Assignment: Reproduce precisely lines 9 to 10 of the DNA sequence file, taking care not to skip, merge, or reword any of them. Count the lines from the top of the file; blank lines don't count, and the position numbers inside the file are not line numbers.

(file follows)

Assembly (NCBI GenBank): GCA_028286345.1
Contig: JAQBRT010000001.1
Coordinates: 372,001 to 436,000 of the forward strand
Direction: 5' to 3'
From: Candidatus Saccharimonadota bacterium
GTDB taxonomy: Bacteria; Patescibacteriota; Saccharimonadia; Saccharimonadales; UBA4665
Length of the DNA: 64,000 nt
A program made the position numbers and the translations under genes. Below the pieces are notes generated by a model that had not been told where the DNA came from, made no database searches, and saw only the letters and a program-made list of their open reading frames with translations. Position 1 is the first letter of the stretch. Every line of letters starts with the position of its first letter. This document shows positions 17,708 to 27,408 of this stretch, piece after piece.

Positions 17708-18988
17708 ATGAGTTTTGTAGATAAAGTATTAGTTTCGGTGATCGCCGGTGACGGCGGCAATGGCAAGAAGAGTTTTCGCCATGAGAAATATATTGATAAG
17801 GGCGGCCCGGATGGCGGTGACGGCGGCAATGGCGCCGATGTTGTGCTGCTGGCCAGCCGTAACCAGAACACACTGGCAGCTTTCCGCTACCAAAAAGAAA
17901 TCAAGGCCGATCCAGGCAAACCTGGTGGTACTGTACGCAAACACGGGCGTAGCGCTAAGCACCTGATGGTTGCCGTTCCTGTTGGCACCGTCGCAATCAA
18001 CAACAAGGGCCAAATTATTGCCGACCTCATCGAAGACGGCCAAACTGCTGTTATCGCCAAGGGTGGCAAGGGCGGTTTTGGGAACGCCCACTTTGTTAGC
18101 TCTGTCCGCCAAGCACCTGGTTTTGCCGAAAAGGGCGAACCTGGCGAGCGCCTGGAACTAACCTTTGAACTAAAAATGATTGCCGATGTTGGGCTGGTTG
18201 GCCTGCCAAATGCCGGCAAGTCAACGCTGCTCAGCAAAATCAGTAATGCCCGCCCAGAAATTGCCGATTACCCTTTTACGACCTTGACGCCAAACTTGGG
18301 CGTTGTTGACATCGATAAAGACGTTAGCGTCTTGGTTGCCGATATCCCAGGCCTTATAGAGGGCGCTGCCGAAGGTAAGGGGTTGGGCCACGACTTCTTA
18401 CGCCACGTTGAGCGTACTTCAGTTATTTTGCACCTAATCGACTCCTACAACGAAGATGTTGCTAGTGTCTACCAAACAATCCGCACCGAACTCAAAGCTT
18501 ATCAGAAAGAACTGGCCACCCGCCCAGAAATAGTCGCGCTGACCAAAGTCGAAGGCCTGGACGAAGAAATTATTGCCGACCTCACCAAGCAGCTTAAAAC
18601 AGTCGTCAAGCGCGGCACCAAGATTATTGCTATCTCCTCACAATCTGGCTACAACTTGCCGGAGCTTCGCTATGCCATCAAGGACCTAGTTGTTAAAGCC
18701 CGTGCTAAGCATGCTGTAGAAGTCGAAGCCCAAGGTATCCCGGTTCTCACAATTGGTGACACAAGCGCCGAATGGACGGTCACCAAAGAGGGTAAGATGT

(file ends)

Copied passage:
Positions 17708-18988
17708 ATGAGTTTTGTAGATAAAGTATTAGTTTCGGTGATCGCCGGTGACGGCGGCAATGGCAAGAAGAGTTTTCGCCATGAGAAATATATTGATAAG